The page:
This is Part Five of a six part series. For the rest of the blogs, click through from the ‘related posts’ below.
Read this paragraph once and tell me how many ‘F’s’ you see.
FINISHED FILES ARE THE RE-
SULT OF YEARS OF SCIENTIF-
IC STUDY COMBINED WITH
THE EXPERIENCE OF YEARS.
How many did you find? 3? 4? 5? The answer is 6 (I hope no one found more than that!).
Chances are you skipped a couple – most likely the ones in ‘of’. Why did this happen? A problem exists that we can potentially overload with information coming into our already delicate brains. To combat this, we don’t actually take in everything we see. In many cases we rely on pattern recognition to tell us what is probably going to be there anyway. You missed the word ‘of’ a couple of times because you kind of knew it would be there, so you didn’t analyse it.
So we don’t really just see what we see. We constantly predict what we are going to see and then expect to see it.
Physiology of Inconsistency
But when things don’t match with what we expect, then the signal in our brain (most likely the Anterior Cingulate Cortex, or ACC) jumps and send us a frustration alert. This is characterised by an over-production of ‘brain adrenalin’ and a reduction in some of the performance chemicals. This makes sense from an evolutionary point of view. We see something different, we go into high alert mode. This is how important consistency is for our performance.
As a manager, if I don’t create consistency, I keep my people guessing far too much and they are constantly seeing things (or hearing things, or even perceiving things) that are not at all what they expect. A frustration alert ensues and most likely a drop in performance as well.
Three Modes of Consistency
Consistency, as I’ve seen it from a management point of view, entails three things:
People like to be treated (and see others treated) fairly. They don’t like favouritism and double standards. When we detect unfairness, it actually sends a threat response to our body and brain. This reduces performance dramatically, and can make people choose irrational action. Just think of the stupid things you’ve done ‘just on principle’.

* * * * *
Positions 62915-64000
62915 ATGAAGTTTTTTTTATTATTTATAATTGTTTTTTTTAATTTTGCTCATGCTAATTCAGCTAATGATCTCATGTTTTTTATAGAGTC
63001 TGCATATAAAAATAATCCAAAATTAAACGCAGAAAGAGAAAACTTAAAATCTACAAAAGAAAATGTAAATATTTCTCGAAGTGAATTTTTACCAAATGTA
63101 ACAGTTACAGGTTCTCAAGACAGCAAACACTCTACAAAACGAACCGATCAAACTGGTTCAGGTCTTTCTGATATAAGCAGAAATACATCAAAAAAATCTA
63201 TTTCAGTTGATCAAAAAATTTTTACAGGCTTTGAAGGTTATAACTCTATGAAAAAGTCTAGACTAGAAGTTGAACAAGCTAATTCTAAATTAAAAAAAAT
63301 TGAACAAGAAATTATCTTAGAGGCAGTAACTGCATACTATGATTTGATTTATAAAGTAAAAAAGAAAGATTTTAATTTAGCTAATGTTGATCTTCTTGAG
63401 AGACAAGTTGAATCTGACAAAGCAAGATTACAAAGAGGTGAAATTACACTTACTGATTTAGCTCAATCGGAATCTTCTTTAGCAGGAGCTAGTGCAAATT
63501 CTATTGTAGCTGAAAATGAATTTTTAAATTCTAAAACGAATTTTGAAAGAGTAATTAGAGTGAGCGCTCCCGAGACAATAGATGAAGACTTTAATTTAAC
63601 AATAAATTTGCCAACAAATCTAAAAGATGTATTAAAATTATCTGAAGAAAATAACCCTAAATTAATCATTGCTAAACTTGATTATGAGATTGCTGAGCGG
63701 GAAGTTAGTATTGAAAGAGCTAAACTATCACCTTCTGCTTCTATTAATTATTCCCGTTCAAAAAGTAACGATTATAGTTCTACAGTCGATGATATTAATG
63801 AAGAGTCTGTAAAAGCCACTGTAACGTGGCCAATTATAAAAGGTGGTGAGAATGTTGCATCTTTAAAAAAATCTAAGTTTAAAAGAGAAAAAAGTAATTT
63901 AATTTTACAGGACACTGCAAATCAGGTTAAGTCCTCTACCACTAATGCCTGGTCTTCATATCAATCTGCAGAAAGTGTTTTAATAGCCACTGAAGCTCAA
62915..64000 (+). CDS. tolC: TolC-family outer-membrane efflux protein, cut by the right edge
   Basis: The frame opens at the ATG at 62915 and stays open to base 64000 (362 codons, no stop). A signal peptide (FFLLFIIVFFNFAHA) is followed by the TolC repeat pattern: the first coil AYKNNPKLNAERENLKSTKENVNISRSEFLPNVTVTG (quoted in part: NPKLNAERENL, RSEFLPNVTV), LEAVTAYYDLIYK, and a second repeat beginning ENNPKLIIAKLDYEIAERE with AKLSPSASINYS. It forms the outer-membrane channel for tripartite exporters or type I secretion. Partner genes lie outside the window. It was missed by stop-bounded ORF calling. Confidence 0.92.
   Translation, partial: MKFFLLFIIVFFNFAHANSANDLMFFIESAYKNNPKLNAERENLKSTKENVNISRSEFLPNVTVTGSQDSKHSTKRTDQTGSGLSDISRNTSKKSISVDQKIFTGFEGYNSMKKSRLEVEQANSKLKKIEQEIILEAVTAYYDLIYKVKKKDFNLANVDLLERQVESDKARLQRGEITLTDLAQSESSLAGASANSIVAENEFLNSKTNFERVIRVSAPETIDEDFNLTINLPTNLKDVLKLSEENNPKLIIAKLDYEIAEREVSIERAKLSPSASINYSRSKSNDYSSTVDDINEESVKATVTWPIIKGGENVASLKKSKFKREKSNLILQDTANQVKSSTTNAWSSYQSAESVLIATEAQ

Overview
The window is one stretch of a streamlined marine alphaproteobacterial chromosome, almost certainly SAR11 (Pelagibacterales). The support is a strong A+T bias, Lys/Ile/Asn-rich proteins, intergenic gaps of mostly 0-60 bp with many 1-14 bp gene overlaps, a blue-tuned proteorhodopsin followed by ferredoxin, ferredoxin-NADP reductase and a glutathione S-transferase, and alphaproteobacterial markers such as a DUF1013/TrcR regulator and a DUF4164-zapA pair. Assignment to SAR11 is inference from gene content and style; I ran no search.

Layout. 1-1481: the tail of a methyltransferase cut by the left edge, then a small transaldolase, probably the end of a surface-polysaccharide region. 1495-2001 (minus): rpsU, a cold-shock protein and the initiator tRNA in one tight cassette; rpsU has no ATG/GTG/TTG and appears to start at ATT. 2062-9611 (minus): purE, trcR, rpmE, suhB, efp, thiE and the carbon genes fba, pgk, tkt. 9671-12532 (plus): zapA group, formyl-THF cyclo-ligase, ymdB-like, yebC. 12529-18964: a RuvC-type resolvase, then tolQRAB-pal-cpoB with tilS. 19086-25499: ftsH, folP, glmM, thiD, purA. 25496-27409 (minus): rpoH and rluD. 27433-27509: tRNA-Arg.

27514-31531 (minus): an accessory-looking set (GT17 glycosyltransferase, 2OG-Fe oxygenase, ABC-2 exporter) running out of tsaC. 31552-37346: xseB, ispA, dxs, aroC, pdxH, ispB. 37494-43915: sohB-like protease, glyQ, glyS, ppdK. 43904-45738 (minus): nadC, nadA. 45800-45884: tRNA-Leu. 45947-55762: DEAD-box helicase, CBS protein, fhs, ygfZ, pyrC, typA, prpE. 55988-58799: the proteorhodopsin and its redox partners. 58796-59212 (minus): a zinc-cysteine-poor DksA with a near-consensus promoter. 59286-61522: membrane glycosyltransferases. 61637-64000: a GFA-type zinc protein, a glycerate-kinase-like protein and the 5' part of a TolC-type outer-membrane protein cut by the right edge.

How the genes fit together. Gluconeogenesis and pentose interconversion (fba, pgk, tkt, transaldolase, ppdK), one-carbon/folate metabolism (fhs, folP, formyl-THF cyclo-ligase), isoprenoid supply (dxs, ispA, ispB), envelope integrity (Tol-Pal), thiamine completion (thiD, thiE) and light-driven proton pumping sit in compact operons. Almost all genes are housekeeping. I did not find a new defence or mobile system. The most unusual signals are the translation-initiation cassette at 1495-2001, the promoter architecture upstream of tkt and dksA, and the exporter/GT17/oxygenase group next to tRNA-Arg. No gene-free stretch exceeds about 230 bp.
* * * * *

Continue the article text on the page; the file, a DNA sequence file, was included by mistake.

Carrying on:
Delivering on Expectations
Managers who don’t deliver on their own commitments keep their people guessing. And not in a good way.
I have written before that if we expect to get something we like, physiologically, we react exactly the same way as if we actually got that thing. If I expect to get a $5000 bonus, my brain chemistry and physiology react exactly the same as if I actually get $5000. Here’s the problem: that reaction includes a spike in our performance chemicals (dopamine, seratonin, oxytocin), BUT…..if I then don’t get the thing that I expected, the levels of these chemicals drop through the floor and performance suffers.
Keeping the goalposts still
Another way that consistency works for us is when we can rely on the goalposts always being where they are meant to be. Now, I am not saying that you shouldn’t stretch people – of course you should – but when priorities, management fads and objectives change on a regular basis, our perception of consistency (and subsequently our ability to perform) decreases dramatically.
A little bit of surprise?
Ok. So a little bit of novelty is good. That ACC can pick up novelty and treat it with an increase in performance chemicals, especially dopamine, because ‘something different’ can make us pay attention. But the fine line here is your call. What things are just novelty – things to keep people on their toes and engaged – and what things are just flat-out inconsistent? Get that right and you’ll boost your team’s performance.